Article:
The models were developed by Alana Welm, PhD, a cancer researcher at Huntsman Cancer Institute and an associate professor in the department of Oncological Sciences at the University of Utah.
With these well-characterized patient-derived xenograft (PDX) models — mice implanted with tissue or cells from a patient’s tumor — Welm set out to re-create the microenvironment and underlying mechanisms of human breast cancer development, as well as its process of spreading through the body (metastasis).
Because of the variability and complexity of breast cancer, it has been difficult for the scientific community to develop reliable and translatable preclinical models of the disease.
To date, PDX models have been the best at mimicking the variability found in cancer patients and predicting how a treatment will perform before entering into costly clinical trials.
Crown Bioscience will make these breast cancer models accessible to the scientific community, to help improve the preclinical development of therapies that could overcome current treatment limitations.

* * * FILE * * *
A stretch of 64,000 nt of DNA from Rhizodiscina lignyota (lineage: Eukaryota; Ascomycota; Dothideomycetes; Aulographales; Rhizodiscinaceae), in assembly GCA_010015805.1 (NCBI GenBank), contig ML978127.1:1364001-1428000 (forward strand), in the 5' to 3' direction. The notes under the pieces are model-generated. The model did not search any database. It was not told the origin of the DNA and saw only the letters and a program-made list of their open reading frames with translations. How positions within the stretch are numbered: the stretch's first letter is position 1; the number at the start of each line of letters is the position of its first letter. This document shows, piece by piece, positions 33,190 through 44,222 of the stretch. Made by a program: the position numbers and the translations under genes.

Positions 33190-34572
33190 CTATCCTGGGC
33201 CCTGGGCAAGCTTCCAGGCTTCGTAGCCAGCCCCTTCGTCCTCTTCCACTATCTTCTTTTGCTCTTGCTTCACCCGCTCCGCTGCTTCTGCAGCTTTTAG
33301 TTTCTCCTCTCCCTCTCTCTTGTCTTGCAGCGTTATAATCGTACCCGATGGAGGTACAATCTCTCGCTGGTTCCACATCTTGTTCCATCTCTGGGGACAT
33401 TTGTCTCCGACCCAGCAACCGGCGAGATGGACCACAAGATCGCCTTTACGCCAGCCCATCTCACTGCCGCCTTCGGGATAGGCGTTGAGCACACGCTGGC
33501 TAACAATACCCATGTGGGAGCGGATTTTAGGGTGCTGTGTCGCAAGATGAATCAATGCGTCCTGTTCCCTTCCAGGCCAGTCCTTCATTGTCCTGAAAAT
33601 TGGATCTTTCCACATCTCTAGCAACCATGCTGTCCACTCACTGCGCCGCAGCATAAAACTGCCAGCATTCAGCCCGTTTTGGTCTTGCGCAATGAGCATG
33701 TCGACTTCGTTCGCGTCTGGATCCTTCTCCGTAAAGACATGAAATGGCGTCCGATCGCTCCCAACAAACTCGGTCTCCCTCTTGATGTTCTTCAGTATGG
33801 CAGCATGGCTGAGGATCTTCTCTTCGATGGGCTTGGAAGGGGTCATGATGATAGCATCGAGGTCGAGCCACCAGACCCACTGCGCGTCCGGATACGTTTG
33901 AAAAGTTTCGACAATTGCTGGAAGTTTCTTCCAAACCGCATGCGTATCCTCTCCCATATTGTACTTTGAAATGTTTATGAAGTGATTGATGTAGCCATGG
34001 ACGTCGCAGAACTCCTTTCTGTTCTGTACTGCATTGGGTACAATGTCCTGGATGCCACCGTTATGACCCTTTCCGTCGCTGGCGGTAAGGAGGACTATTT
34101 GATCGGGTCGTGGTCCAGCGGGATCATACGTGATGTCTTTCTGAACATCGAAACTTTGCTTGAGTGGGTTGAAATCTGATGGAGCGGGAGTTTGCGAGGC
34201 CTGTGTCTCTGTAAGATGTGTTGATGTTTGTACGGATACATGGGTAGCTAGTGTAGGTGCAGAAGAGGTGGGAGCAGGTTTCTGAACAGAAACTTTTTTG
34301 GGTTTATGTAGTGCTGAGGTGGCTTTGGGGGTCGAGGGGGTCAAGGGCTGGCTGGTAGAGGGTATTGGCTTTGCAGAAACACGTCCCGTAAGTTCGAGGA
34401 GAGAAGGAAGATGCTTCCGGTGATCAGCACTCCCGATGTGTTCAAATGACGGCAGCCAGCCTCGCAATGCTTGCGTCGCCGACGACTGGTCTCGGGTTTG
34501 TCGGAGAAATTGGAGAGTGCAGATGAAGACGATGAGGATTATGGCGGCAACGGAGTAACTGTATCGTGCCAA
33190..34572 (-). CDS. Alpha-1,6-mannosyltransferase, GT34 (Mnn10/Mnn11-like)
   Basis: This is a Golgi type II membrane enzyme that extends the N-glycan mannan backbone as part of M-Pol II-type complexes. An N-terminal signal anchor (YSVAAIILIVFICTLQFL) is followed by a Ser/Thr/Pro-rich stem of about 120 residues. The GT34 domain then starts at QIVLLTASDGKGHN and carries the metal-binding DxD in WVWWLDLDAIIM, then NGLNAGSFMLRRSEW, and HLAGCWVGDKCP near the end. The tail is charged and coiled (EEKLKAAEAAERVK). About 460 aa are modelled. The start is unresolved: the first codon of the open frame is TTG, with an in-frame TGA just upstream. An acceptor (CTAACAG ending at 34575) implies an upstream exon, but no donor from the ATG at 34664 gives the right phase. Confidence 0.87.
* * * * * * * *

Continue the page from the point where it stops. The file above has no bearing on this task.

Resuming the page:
“CrownBio provides the biopharmaceutical community with preclinical solutions that enable the exploration of new treatment strategies, and improved translation to the clinic,” Jean-Pierre Wery, PhD, CrownBio’s CEO, said in a press release.
“By licensing and commercializing Huntsman Cancer Institute at the University of Utah’s breast cancer models, these valuable translational models are made available to breast cancer researchers worldwide,” he said.
CrownBio is one of the leading service providers for preclinical assessment of investigational cancer therapies.
The collection will be commercialized alongside the more than 2,500 PDX models included in the company’s proprietary HuPrime PDX collection. This collection supports preclinical oncology research into more than 30 cancer types, including rare indications and highly specific molecular targets, according to the company’s website.